Figure 8 shows the compressive strengths of the mesoscopic modeling and experimental measurement. The three curves in the figure are the experimental and computational results when the interface strength is set to 1x and 2/3x the substratum strength, respectively. As the rubber content increases from 0 to 20%, the experimental values of the compressive strength decrease roughly proportionally. With every 10% increase in the rubber content, the compressive strength decreases approximately 5 MPa. In the mesoscopic computation, when the interface strength is 2/3 of the substratum strength, the rubber concrete’s compressive strength also decreases roughly proportionally. The degree of reduction, however, is less than that of the experimental values: every 10% increase in the rubber content produces a decrease in the compressive strength of approximately 2 MPa. At a constant rubber content, the difference between the computed and experimental values is 10–23%. When the interface strength is assumed to be equal to the substratum strength (i.e., interface not taken into account), the rubber concrete’s compressive strength is reduced, but to a lesser degree. When the rubber content is 0% and 20%, the computed compressive strength is very close to the actual experimentally measured value, with approximately a 3% difference.
4. Entire Uniaxial Compression and Damage Process of Rubber Concrete Cubical Test Sample
Figure 9 shows the fracture propagation in the rubber concrete under uniaxial compression while taking into account the bonding interface. The loading displacement reached 0.1 mm, 0.15 mm, and 0.2 mm. Fractures first appeared along the relatively weak interfaces; these were dispersed and discontinuous. As the pressure increased, only a few fractures connected by extending around the coarse aggregate. At a constant displacement, as the rubber content increases, the number of fractures along the interfaces and the total number of fractures decreased slightly. The eventual connected fractures were concentrated primarily near rubber particles. Therefore, the inclusion of rubber particles increased the ductility of the concrete and improved the concrete’s deformation performance.
Figure 10 shows the fracture propagation in rubber concrete without taking into account the bonding interface. When the displacement was 0.15 mm, many fractures appeared in the concrete without rubber. As the load increased, fractures extended around the coarse aggregate and became connected. As rubber content increased the number of fractures increased slightly, while the width of the fractures decreased slightly; that is, the fractures became narrower and denser. The fractures extended around the coarse aggregate and connected and also propagated towards the rubber particles.
A comparison of Figures 9 and 10 indicates that there is a relatively large difference in the concrete damage mechanism depending on whether the bonding interface is taken into account. When a weak bonding interface is assumed, the fractures first appear along the interfaces, and only a few fractures are connected at the time of eventual failure. In other words, the fractures near the interfaces tend to be discontinuous due to the relatively strong mortar substratum between the fractures. The weaker the interface is, the more evident this phenomenon becomes. When the bonding interface is not taken into account, the fractures propagate and connect; fewer, wider fractures develop; and the brittleness is evident.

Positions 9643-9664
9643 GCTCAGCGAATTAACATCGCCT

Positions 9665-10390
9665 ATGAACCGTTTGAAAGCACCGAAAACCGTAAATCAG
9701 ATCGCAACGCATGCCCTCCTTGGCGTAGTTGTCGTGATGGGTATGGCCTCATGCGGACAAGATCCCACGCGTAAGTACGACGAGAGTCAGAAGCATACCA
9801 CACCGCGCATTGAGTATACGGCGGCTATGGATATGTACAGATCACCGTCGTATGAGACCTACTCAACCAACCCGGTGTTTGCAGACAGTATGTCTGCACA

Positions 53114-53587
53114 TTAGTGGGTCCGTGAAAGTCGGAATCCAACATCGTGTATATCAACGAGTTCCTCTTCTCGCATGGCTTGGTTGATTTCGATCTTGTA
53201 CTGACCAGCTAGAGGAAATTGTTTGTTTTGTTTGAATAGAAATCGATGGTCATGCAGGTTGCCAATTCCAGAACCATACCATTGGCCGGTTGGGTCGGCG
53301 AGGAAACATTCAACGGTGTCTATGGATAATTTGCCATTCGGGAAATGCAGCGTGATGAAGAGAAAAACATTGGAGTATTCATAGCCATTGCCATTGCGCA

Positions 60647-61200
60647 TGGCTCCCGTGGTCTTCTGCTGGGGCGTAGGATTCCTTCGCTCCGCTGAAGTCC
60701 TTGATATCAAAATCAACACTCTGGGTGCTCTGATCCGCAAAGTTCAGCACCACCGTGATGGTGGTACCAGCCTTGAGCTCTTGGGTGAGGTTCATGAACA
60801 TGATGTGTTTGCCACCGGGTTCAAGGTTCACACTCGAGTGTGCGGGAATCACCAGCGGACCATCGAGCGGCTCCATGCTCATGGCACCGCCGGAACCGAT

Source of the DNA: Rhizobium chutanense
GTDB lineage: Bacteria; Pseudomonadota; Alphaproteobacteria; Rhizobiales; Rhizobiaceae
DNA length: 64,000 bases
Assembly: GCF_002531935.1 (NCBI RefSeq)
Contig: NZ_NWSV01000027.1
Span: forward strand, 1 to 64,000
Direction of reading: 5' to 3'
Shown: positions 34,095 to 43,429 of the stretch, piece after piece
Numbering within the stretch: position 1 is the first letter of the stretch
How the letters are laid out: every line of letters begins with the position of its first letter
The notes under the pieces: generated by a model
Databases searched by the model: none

Figure 11 shows the actual fracture propagation distribution. As the rubber content increases, the fractures in the test sample surface are few and are connected, which is similar to the fracture distribution in rubber concrete without taking into account the bonding interface.
The damage to a cubic rubber concrete sample under load was numerically simulated on a mesoscopic scale, based on a plastic damage model. The following conclusions were developed.(1)A direct view of the entire process of microfracture initiation, propagation, and connection can be achieved using mesoscopic numerical computation on rubber concrete with a random aggregate model. Under uniaxial loading, the damage to the random aggregate model is similar to that obtained experimentally.(2)As the rubber content increases from 0 to 20%, the compressive strength of rubber concrete decreases. At a constant rubber content, the calculated compressive strength is very close to the experimentally measured value, within an error of 3%, when the interface strength is set equal to the substratum strength (i.e., the interface is not taken into account). This error increased and reached 10–23% when the interface strength was assigned a value of 2/3 of the substratum strength. Therefore, the computational results reductions in the interface strength are not taken into account being closer to the experimental results.(3)Fractures in rubber concrete first appear along the interfaces between the aggregate and rubber-mortar elements. When the interface strength reduction is taken into account, the fractures along the interfaces tend to be discontinuous due to the relatively high-strength mortar in between; the deformation of the test sample is concentrated primarily in the interface layer. When the interface strength is not taken into account, fractures produced along the interfaces tend to propagate and connect as the load is applied, and the eventual damage mode is consistent with the experimental observations.
Conflict of Interests
The authors declare that there is no conflict of interests regarding the publication of this paper.
The authors gratefully acknowledge the financial support provided by the National Natural Science Foundation (Project nos. 51278132, 11372076), Science and Technology Planning Project of Guangdong Province (2014A020216053), Science and Technology Planning Project of Guangzhou City (201510010096, 201510010042), Technology Planning Project of Huangpu District (201356), and Foundation of Guangdong Provincial Department of Transport (Project nos. 2013-02-017, 2013-04-006).